The cost of a new house was $14,200.00. The average income was $6,900.00. Gas was just 32 cents a gallon. A new car cost $2,650.00. I will never forget getting my driver’s license in a brand new 1966 yellow, Chevrolet Impala. They were about as long as a bus. Parallel parking that car was a challenge. Yellow cars were the new thing then and big, long cars. I had plans of getting married that July as others in my class did.
New mothers were able to purchase a disposable diaper for the first time called Pampers in 1966. Most women still used the cloth diapers and left them to soak in a diaper pail with a little bit of bleach and detergent. Star Trek had its first episode. Dr. Zhivago and Thunderball were two popular movies. The Beetles were just becoming big in the USA, joined by the Monkees, the Mamas and the Papas, The Beach Boys and a few other groups.
Each time I watch a graduation ceremony I cannot help but think of each one’s future. I have to say a silent prayer for the graduating class. Whether they realize it now or not, they are a team in some way. They are the class of 2021, only they are in that elite group.
It would not be long after my class of 1966 graduation that three of our classmates were killed. Three were from the Vietnam War and one in a car wreck. Each time I go to my class reunions I thank God for letting me see another reunion. I am saddened to see the faces and names of the classmates that I walked the halls with at school who have passed on. The class of 2021 will have to experience grief in life the same as our class has.
In 1966 the Miranda warning became a law because of a rape case committed by a man with the last name of Miranda who claimed he was not given enough protection before interrogation.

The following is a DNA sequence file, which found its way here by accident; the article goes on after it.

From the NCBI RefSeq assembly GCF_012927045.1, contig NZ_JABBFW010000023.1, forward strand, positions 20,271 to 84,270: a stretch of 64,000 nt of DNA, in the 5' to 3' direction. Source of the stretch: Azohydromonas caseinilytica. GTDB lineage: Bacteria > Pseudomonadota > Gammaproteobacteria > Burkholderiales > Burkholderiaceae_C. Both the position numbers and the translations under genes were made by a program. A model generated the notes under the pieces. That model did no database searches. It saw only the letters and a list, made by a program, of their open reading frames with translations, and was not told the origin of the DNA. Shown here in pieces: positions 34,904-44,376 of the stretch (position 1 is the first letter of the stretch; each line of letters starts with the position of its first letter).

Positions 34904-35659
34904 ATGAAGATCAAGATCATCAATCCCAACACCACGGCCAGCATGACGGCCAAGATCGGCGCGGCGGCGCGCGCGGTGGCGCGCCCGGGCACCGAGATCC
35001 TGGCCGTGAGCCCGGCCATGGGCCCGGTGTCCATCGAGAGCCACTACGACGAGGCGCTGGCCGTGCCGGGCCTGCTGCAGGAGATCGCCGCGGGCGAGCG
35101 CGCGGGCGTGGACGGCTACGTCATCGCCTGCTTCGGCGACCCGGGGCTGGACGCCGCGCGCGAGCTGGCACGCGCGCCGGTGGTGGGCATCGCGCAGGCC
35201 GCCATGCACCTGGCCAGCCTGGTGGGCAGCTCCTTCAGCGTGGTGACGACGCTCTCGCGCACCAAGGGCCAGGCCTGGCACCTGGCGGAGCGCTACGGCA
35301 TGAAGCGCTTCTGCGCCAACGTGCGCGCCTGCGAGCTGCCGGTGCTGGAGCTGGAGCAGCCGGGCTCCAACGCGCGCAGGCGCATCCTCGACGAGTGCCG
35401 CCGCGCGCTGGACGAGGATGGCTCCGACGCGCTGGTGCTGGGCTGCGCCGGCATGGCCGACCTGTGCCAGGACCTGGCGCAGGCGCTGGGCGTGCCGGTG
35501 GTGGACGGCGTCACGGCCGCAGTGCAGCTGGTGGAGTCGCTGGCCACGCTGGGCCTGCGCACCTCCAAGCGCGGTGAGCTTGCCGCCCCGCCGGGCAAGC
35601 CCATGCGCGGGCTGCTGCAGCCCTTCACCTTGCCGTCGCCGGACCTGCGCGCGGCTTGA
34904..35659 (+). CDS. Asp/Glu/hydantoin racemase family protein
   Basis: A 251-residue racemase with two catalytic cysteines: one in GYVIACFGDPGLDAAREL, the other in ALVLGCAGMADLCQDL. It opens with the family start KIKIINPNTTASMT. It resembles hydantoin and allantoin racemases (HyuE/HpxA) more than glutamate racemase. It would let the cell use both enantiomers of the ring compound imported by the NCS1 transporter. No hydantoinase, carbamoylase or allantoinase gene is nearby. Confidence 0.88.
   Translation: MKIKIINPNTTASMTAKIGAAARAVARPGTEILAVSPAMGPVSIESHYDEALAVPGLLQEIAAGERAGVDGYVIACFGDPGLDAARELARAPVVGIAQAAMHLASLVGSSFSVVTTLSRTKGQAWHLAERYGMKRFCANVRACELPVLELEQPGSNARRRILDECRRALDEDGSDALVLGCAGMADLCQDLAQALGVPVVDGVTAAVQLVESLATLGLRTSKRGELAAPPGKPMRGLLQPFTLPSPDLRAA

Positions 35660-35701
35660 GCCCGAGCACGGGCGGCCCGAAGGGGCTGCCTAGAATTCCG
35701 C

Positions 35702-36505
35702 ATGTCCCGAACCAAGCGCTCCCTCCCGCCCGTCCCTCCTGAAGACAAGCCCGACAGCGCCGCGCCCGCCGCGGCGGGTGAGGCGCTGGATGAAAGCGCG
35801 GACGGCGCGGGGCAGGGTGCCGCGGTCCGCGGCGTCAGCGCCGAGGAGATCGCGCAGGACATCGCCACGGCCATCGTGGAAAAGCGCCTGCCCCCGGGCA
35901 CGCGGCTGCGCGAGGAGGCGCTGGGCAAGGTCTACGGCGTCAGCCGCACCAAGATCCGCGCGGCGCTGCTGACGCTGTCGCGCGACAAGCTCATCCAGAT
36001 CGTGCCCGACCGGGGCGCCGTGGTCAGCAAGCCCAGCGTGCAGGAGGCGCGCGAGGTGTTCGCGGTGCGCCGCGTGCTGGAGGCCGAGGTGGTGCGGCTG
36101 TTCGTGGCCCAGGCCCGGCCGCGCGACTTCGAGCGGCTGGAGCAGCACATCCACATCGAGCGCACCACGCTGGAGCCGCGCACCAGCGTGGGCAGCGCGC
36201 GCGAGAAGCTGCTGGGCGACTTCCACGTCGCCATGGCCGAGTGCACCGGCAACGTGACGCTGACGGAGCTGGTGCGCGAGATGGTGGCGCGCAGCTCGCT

One may not realize that some of the things the class of 2021 were aware of happened back in 1966 also. One of them is the murdering of innocent victims. In 1966 Charles Whitman killed 14 and injured 13 at the University of Texas. Though shootings were not prevalent like it seems to be now, it did happen back then.
Cassius Clay, who was later known as Muhammad Ali, became a conscientious objector and refused to go to the war. This did not go over well with those who were drafted and did their time in Vietnam Nam and other places doing their civic duty and serving.
There were protests then also, as the University of Berkeley protested because of the Vietnam War. Others actually burned their draft cards. This too was considered unAmerican. As much as things change there are still lots of similarities.
The class of 2021 had about 100 more graduates than we did in my 1966 class. Thank goodness they had a beautiful school. We also were like their class because we too graduated from a new school. The high school is now the Robert Campbell Junior High. Mr. Campbell was my beloved history teacher.
The class of 2021 went through a pandemic and we had no similarities there. We did hear in our sophomore class that President John F. Kennedy had been murdered in Dallas, Texas. We too had trauma as a nation with that.
I wish everyone the best of luck in life and hope they too, will get to see their 55th class reunion.